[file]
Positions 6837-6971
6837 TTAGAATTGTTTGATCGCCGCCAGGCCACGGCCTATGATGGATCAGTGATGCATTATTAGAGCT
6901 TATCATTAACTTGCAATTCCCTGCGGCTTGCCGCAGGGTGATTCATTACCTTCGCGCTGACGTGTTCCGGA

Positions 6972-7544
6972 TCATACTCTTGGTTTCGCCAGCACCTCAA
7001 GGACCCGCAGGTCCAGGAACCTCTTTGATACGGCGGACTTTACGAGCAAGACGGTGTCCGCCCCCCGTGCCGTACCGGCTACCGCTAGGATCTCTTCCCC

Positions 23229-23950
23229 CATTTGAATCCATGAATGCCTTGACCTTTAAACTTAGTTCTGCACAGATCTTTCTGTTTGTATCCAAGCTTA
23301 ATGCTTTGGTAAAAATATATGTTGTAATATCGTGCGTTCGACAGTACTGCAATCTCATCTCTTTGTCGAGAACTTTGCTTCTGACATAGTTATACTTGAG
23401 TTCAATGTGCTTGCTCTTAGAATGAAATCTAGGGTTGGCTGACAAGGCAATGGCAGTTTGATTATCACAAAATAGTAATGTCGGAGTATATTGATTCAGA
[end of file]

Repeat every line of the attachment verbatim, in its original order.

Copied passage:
Positions 6837-6971
6837 TTAGAATTGTTTGATCGCCGCCAGGCCACGGCCTATGATGGATCAGTGATGCATTATTAGAGCT
6901 TATCATTAACTTGCAATTCCCTGCGGCTTGCCGCAGGGTGATTCATTACCTTCGCGCTGACGTGTTCCGGA

Positions 6972-7544
6972 TCATACTCTTGGTTTCGCCAGCACCTCAA
7001 GGACCCGCAGGTCCAGGAACCTCTTTGATACGGCGGACTTTACGAGCAAGACGGTGTCCGCCCCCCGTGCCGTACCGGCTACCGCTAGGATCTCTTCCCC

Positions 23229-23950
23229 CATTTGAATCCATGAATGCCTTGACCTTTAAACTTAGTTCTGCACAGATCTTTCTGTTTGTATCCAAGCTTA
23301 ATGCTTTGGTAAAAATATATGTTGTAATATCGTGCGTTCGACAGTACTGCAATCTCATCTCTTTGTCGAGAACTTTGCTTCTGACATAGTTATACTTGAG
23401 TTCAATGTGCTTGCTCTTAGAATGAAATCTAGGGTTGGCTGACAAGGCAATGGCAGTTTGATTATCACAAAATAGTAATGTCGGAGTATATTGATTCAGA